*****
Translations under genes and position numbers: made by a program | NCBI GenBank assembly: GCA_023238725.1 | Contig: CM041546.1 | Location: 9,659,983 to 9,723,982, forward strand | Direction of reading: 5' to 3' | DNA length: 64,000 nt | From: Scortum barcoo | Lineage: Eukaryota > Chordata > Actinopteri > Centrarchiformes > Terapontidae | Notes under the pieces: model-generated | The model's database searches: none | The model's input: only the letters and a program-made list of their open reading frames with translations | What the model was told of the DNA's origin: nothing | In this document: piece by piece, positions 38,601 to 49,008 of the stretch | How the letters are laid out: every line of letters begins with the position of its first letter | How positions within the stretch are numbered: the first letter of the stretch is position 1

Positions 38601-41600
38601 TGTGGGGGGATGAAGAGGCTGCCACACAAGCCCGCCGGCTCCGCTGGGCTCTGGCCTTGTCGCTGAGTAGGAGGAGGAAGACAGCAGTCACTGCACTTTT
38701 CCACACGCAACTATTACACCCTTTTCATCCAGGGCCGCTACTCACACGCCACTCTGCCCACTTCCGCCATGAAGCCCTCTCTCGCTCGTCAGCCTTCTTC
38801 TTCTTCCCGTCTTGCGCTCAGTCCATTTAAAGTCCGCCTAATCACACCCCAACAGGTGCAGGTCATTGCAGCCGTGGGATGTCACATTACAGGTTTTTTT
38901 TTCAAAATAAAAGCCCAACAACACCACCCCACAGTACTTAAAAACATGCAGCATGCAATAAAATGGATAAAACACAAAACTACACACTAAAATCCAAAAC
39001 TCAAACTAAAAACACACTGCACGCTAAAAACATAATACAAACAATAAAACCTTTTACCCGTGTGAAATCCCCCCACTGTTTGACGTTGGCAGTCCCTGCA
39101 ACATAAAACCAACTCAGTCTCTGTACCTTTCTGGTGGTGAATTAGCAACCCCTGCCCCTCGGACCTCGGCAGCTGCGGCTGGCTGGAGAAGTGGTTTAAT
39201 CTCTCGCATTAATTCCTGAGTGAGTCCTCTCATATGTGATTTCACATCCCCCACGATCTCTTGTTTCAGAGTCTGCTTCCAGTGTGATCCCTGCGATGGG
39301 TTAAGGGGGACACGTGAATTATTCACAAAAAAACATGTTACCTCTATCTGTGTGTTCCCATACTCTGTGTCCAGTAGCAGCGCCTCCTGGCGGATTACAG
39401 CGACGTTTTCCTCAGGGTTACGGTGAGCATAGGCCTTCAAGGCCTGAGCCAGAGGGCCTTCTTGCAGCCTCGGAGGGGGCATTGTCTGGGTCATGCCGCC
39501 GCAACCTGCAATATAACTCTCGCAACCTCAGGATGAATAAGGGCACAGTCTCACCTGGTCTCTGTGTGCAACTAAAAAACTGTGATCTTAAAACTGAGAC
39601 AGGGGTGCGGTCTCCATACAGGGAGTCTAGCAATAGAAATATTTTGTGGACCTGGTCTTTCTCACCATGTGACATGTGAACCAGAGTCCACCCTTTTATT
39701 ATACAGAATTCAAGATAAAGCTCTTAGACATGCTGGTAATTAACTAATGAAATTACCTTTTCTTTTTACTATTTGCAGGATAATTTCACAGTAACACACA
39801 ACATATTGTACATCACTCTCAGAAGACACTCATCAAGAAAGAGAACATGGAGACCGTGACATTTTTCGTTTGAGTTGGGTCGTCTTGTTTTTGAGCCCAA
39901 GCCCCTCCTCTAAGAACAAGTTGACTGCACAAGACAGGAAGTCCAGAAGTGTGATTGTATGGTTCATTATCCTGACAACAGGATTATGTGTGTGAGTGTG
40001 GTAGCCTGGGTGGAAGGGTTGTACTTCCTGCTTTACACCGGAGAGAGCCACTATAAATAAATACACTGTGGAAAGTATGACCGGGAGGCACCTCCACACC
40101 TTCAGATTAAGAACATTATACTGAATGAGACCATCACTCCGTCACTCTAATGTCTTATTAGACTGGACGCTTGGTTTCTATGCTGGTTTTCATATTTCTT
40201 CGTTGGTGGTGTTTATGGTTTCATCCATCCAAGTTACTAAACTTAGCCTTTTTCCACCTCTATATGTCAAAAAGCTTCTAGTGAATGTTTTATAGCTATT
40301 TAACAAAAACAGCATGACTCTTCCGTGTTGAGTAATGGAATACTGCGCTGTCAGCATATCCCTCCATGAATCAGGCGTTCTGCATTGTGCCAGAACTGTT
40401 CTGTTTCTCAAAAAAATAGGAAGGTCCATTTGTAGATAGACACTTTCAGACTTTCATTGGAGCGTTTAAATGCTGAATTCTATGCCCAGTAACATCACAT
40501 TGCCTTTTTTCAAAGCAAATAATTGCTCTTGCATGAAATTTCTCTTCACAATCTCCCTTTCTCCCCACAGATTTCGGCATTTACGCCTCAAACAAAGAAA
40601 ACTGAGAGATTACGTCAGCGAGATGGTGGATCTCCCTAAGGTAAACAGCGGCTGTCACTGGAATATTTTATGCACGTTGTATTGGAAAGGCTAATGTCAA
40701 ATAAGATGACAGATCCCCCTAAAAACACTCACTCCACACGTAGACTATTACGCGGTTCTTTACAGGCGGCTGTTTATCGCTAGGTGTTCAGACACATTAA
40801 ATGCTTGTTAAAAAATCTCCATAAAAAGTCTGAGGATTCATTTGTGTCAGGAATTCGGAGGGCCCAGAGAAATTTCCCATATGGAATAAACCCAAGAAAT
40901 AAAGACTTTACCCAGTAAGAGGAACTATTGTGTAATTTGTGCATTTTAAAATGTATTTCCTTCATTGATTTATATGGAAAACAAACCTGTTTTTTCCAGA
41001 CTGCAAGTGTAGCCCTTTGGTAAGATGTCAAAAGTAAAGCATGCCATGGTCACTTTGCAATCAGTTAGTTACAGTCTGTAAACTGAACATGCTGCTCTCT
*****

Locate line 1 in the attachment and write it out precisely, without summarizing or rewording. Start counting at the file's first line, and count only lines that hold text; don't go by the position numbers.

Translations under genes and position numbers: made by a program | NCBI GenBank assembly: GCA_023238725.1 | Contig: CM041546.1 | Location: 9,659,983 to 9,723,982, forward strand | Direction of reading: 5' to 3' | DNA length: 64,000 nt | From: Scortum barcoo | Lineage: Eukaryota > Chordata > Actinopteri > Centrarchiformes > Terapontidae | Notes under the pieces: model-generated | The model's database searches: none | The model's input: only the letters and a program-made list of their open reading frames with translations | What the model was told of the DNA's origin: nothing | In this document: piece by piece, positions 38,601 to 49,008 of the stretch | How the letters are laid out: every line of letters begins with the position of its first letter | How positions within the stretch are numbered: the first letter of the stretch is position 1